He never thought much about it until a young University of Calgary student came looking to rent his farmhouse some time later. David Gummer had answered a call from a professor who said the Committee on the Status of Endangered Species in Canada was having trouble finding someone to do a status report on the kangaroo rat.

"I got the job because no one else seemed to know anything about them," says Gummer.

"I had just started research on them at the Suffield Military Reserve, and just by coincidence, I went to see Danny about renting his place. I knew nothing at the time about his report to Fish and Wildlife until he told me the story later.

Gummer says that when he grew up in Regina, the only time he ever heard about the kangaroo rat was in school, where the animal’s ability to go without water for most of its life was extolled.

"Most people on the Prairies will tell you they know nothing of the species," he says. "But there’s a reason for that. There’s only a few places in southeastern Alberta and southwestern Saskatchewan were you can find them. And because they are nocturnal, you’re not likely to see them unless they’re out at night or if they disturb their dens during the day."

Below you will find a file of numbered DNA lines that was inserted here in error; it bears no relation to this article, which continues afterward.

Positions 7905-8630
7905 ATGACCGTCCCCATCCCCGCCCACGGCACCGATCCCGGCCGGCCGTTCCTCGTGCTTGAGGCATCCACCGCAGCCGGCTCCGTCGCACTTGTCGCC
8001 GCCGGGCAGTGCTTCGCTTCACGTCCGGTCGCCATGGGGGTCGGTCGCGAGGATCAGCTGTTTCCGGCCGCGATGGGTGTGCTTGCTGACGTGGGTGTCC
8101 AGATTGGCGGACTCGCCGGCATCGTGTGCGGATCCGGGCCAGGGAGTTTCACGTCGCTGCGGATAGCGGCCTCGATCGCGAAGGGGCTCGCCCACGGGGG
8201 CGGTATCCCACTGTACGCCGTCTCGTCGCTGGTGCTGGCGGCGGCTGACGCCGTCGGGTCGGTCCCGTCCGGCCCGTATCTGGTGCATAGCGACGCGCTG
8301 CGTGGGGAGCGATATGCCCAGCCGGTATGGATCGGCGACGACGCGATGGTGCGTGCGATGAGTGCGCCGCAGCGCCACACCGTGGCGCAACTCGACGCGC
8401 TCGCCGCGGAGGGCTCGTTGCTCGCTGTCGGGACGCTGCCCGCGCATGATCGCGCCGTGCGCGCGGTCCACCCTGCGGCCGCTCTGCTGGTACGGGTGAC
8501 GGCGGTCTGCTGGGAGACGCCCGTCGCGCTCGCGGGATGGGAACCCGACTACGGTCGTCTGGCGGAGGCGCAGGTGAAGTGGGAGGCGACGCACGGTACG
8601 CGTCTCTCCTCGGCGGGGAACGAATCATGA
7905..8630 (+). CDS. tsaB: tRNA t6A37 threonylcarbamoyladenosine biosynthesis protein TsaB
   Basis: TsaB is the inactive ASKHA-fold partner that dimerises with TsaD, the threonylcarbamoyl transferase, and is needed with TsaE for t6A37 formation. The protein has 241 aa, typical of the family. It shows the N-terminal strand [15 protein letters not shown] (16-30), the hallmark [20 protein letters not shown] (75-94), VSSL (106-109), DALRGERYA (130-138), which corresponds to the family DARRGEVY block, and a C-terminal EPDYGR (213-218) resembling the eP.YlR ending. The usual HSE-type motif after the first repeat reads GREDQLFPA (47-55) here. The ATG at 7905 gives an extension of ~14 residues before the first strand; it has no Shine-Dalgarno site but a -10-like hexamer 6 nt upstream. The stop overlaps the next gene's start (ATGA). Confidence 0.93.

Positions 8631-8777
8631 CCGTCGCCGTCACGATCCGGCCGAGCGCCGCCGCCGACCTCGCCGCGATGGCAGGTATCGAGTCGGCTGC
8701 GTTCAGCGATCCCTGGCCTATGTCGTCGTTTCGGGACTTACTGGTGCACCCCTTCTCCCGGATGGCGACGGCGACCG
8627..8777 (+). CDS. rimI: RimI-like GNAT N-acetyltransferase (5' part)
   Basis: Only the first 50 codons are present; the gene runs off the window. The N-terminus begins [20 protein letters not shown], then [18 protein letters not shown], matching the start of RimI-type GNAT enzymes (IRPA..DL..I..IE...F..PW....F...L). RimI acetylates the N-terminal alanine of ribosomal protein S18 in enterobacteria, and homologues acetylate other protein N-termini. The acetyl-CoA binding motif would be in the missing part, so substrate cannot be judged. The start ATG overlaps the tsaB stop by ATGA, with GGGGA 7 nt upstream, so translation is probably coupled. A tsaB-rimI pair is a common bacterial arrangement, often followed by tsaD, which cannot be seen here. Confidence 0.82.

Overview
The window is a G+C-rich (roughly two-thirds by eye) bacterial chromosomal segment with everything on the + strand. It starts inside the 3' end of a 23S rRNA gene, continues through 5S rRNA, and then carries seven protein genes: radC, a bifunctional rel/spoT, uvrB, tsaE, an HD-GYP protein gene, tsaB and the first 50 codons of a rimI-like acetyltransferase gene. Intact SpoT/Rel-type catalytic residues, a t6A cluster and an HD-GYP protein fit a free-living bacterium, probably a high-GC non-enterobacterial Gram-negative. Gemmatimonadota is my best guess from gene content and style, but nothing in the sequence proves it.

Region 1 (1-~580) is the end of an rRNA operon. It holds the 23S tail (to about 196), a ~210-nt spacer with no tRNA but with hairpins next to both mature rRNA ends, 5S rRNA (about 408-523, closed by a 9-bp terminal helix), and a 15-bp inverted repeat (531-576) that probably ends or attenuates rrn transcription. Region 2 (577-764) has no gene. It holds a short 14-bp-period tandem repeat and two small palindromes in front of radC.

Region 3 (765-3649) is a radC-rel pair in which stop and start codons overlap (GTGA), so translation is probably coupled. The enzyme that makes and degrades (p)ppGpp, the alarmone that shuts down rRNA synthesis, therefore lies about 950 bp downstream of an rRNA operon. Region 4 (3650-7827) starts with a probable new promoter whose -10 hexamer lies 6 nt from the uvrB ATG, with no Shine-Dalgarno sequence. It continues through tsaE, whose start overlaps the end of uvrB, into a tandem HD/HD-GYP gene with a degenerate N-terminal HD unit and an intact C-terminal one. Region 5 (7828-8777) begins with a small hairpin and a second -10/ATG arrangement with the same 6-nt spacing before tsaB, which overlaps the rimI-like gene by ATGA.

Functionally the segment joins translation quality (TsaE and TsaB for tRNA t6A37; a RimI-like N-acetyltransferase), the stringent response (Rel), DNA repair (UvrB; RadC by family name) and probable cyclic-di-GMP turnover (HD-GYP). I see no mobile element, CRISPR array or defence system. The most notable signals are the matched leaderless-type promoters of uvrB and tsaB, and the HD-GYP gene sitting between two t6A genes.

The Ord’s kangaroo rat is a desert rodent commonly found in the arid regions of the United States and Mexico. What distinguishes it from other rodents is its stocky body, very long tail and large hind legs which allow it to hop around like a kangaroo. Presumably, this erratic locomotion is an evolutionary trait that allows the rat to escape its many predators — including the coyote, great horned owl, burrowing owl, badger and rattlesnake — without expending too much energy.